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Fore!

Jan 22, 2007  -  Comments

Shawn recently turned me onto a really cool site: Code Golf. Every week (or so) they post a coding challenge. The challenges themselves aren't overly difficult (well, most aren't). The real challenge is to complete the challenge with as little code as possible. . . literally. Your code submissions are first evaluated to determine if they work like they should, then they count how many bytes your program takes up. The shortest program for each accepted language (Perl, PHP, Python, and Ruby) gets 10,000 points, with each longer program getting points based on their size relative to the winning submission.

I've only been able to complete two challenges so far. Both have fallen around the middle of the group with regards to size. I'm not sure I'll ever know the shortcuts to get my 228 byte program down to 102 bytes! It is a great excuse for exercising your brain, though.

UPDATE: I've started posting my submissions to the challenges that I've been able to complete. Just look for posts tagged with code golf.

Tagged: rubycode golf

Code Golf: 99 Bottles of Beer

Jan 12, 2007  -  Comments

Here is my submission for the 99 Bottles of Beer challenge. Code size: 242 bytes.

a=' bottles of beer'
b=' on the wall'
d=a.tr 's',''
99.downto(1){|x|e,f=x.to_s,x<2?d:a
puts e+f+b+', '+e+f+'.'
puts 'Take one down and pass it around, '+(x-1).to_s+(x<3?d:f)+b+".\n\n"if x>1}
puts "Go to the store and buy some more, 99#{a+b}."

Tagged: code golfruby

Ruby compressor for JavaScript and CSS files

Dec 11, 2006  -  Comments

On Friday, Adam and I were talking about the different JavaScript libraries that are available and how bloated they are. They can easily double the page weight of your site. But, if you want to use the pre-canned goodness of Prototype or Scriptaculous, then that's the price you pay. We were trying to find ways to decrease the amount of files a user downloads when they visit our company Web site. One idea was to compress the CSS file and all of the large JavaScript files that we use. Well, I found a cool online service to compress and combine JavaScript files, but there were no readily available sources for shrinking any other kind of file that I could easily find. So, Adam told me to use sed via the command line and use the power of regular expressions to strip line breaks, tabs, and spaces out of the given file. Well, I don't know anything about regular expressions, and Adam couldn't recall the exact syntax off the top of his head. So, he retired to his corner and whipped up a nice little Ruby program to do it for us.

Enter the Shrinker!

You can download the Ruby file below. If you're on a Mac, just copy it to /usr/local/bin then CHMOD 777 it. After that, you can simply run sudo shrinker path/to/file and it will spit out a new file with the extension .shrunk that you can now name anything you want. Windows users can dump the file anywhere they want and then run, from the command line: ruby path/to/shrinker.rb path/to/file to get the same thing.

File: shrinker.rb (UPDATE: This file is no longer available, sorry.)

Tagged: rubyjavascriptscriptcss

Using a background image on a table row

Nov 26, 2006  -  Comments

How many times have you had the need to apply a background image to a table row? Chances are, not very often. Before a week or two ago, I'd never even thought about it. I was living in blissful ignorance of the problems that can occur when trying to achieve this. But, of course, things don't go perfectly forever. Recently, Buck handed me a design for a client that incorporated complicated styling for a table that presented information. After the requisite belly-aching, I did what was asked of me. Very simple CSS:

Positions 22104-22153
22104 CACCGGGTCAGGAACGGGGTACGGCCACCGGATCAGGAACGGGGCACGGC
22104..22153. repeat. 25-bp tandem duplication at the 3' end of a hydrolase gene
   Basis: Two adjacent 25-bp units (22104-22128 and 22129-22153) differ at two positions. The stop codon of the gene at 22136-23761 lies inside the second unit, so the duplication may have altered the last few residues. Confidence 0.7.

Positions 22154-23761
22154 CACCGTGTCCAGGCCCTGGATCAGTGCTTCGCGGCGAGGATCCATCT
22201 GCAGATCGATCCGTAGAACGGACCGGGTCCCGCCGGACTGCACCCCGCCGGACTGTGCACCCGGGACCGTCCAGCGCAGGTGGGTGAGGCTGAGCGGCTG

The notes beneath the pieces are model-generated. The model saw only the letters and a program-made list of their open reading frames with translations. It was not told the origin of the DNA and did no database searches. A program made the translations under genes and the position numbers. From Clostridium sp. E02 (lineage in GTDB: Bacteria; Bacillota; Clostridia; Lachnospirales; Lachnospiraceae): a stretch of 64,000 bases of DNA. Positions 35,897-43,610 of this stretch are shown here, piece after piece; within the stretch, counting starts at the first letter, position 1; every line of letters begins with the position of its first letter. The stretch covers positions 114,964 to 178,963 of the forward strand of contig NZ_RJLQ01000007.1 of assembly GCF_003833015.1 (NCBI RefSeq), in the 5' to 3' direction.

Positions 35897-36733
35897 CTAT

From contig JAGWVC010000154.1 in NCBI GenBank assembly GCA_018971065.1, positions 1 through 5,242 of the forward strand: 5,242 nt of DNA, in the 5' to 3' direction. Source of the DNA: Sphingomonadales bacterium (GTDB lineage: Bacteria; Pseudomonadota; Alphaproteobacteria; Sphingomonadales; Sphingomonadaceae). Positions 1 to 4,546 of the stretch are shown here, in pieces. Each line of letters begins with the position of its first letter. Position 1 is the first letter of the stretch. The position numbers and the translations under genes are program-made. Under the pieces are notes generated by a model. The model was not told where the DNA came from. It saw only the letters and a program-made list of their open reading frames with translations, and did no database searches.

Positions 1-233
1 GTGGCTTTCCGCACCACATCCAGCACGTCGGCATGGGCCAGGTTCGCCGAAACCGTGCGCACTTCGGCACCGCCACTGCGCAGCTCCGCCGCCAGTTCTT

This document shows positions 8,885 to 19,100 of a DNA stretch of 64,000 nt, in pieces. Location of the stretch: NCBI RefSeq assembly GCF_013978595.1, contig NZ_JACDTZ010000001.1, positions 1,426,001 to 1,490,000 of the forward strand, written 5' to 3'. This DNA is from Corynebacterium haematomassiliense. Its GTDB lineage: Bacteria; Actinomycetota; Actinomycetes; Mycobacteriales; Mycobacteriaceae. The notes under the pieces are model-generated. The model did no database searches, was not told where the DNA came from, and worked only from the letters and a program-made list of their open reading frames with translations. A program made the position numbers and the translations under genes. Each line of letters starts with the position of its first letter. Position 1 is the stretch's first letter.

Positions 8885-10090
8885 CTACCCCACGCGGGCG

tr.bar { background: url(/images/tr_background.gif) no-repeat 0 0; }

As you'd probably guess, it works perfectly in Firefox, but not Internet Explorer. But surprisingly, it doesn't work in Safari either. So, there must be more to this than just IE and their non-compliance. Having moved on to another project, I didn't have time to research the bug or find a solution. So, I handed it off to Colin, who, after a little experimentation, was able to find an excellent workaround.

The problem with IE and Safari is that they don't allow a background image to be applied to a <tr>. What do they do when you try this? The <td>'s inherit the background. This might not be a huge problem normally, but the reason the <tr> needed the background to begin with is because it had rounded corners on the top-right and top-left. So with the bug, each <td> had a rounded corner on the top-left, which looked a little funny.

Colin found a fix for this, which entailed making a class for the first and last <td>'s and having a separate image for them than the center <td>'s. This would work, but why not use the same image? Colin used the idea of having a class for the first and last <td>, but instead of making new images, he just fiddled with the background-position.

Here's what he came up with:

td.first { background: url(/images/tr_background.gif) no-repeat 0 0; }
td { background: url(/images/tr_background.gif) no-repeat 50% 0; }
td.last { background: url(/images/tr_background.gif) no-repeat 100% 0; }

This way, we use the same image. The first <td> starts the image in the top-right, showing the rounded corner, the middle <td>'s center the image, so you don't see either corner, and the last <td> starts the image in the top-left so you can again see the intended rounded corner. Perfect.

Tagged: cssxhtml